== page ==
And now, the end is near…it’s time to face the final curtain.
I’m not dying.
Well, I am…but aren’t we all?
Merry Christmas etc.
When I wrote my last “review” of the year it was 2019 and I selected ten albums. That wasn’t my top ten…it was the ten. Ten albums that I bought. I listened to lots of other albums, but none of them were new. Of those ten albums in 2019, four of them were by Britpop bands, one of them was a compilation…that means half of my purchases were not by new bands. That doesn’t mean those albums weren’t great…they were, but it’s difficult to trust a “best of” list when it’s made up of ALL the new albums the person writing the review bought that year.
This year I have a list of fifty of my favourite albums of the year…all fifty I bought, and I had to work hard to get a list of fifty. I listened to more new music this year than at any point since…ever? Of the fifty only 8 of them are by bands/artists I already own music by. A huge number of them are debut albums. A lot of the albums I really loved were made by people operating in the world of electronic music…a scene that I reconnected with after years of neglecting it. And about thirty of them are by female artists…that wasn’t a choice, some desperate attempt to show how much of an “ally” I am, it was just a response to the reality that most of the truly great music I listened to this year was made by women.
These aren’t the “best” albums of the year…at least they may not be the best albums of the year for you…but they are the albums I love most from this year. Each of them brought me joy and uplift, some of them forced me to work really hard to “get” them and lots of them introduced me to new musical forms.
Before you get cross about anything that hasn’t been included, or even the things that have been included, please remember that I genuinely don’t care and you are perfectly free to write your own list.
I thank you.
And now…the FIFTY GREATEST ALBUMS OF THE YEAR 2021 FACT…
- “What Do You Mean It’s Not Raining” - Afflecks Palace (Spirit of Spike Island)
Here are a band who love the bands that have inspired them so much that they feel that to do anything other than create something as delightful and delicious would be a crime. You can hear it on every beat and in every word. Love runs through every groove. This is not Crap-a-OKAY. This is not homage. This is what happens when music moves you, inspires you and propels you to get up, stand up and do it for yourself. This is the sound of people who don’t want to sound like the bands they love, this is the sound of people who want to the band other people love. A crucial difference.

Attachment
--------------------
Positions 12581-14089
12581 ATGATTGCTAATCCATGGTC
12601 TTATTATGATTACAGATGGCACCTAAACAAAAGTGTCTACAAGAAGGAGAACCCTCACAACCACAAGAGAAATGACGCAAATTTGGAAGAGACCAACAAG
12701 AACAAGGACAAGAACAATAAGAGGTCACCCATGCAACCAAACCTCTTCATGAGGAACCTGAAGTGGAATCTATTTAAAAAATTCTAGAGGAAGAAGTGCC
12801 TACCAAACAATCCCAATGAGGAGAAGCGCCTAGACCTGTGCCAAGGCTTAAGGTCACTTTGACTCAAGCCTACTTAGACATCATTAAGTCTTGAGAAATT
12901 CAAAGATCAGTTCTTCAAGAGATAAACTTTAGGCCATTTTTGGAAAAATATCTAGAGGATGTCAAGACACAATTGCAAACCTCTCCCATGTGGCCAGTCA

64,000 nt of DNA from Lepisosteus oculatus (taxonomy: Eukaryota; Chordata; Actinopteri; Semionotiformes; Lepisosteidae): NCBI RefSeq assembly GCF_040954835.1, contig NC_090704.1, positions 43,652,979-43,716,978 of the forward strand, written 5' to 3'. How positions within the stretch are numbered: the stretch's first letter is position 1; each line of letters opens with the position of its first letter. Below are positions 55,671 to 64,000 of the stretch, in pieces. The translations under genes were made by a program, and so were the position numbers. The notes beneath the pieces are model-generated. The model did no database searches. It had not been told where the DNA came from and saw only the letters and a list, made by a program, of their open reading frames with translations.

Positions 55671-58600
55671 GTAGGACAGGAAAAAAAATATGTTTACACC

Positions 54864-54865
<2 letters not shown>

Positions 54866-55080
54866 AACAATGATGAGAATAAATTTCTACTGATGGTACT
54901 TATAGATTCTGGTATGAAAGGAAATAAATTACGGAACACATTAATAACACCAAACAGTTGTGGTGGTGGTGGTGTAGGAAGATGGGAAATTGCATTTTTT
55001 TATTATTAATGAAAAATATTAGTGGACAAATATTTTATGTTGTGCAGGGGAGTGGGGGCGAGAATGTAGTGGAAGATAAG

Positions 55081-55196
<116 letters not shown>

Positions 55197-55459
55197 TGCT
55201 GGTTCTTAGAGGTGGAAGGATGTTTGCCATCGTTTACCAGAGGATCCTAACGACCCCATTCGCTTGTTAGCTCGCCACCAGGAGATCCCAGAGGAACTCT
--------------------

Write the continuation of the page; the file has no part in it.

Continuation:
- “Shout Out! To Freedom…” – Nightmares on Wax (WARP
As the longest serving signing on Warp with thirty years on the label, he has been at the forefront of modern music. He is both composer and musical chef…blending electronica, dance, funk, soul and blah, blah, blah together to make a dizzying array of new musical forms that leave you wanting more, like Oliver in the poor house, the gruel of other musicians leaves you always feeling empty. Or something. In his own words Evelyn says of this latest offering; “I wanted to ask: what is freedom? Everybody’s got a different concept of it…we all want to be free of our shit and it doesn’t matter what it is”. This is his hymn to that search for freedom.
- “Cheater” - Pom Poko (Bella Union)
Like Joanna Newsom on acid. Which, in case you were wondering, is a wonderful thought. Pom Poko are what indie music was always meant to sound like; peculiar, fun, arty-farty and intelligent.
- “Inkling” - Spindle Ensemble (Hidden Notes)
A chamber quartet who have produced an album of such delicate beauty that it is almost impossible to listen to it without feeling…everything. Fragile, gentle and careful this is the sound of musicians of great skill and craft. Beautiful in every way.
- “Lustful Sacraments” - Perturbator (Blood)
A grand, Gothic, gruesome and utterly thrilling, electronic pop/rock masterpiece. The ghosts of early Nine Inch Nails and Depeche Mode at their darkest loom in the shadows…and there are lots of shadows here. Pounding, furious, relentless and sinister. Just the way we all like it.
- “Charged Attachment” - Nostalgia Deathstar (State of Bass)
Retro from the get go and yet it still manages to sound fresh and futuristic. Something very exciting is happening in the world of UK electronic music…retro-futurism would be a good way to describe it. Nostalgia Deathstar take a wild mix of influences from the pioneers of electronic music and forge something instantly recognisable and yet totally original from them. Clever.
- “Psychological Colouring Book” - Scissorgun (Cue Dot)
Wild, ferocious, disconcerting, unsettling and, at the same time, exciting and intriguing. This is a electro-jazz album, with inspiration coming not from early New Order and Depeche Mode but from the likes of Miles Davis’ “Rated X”. This is a journey through the minds and emotions of its creators, which in turn makes it a journey through our own minds and emotions.
- “Moogmentum” - Lisa Bella Donna (Behind the Sky)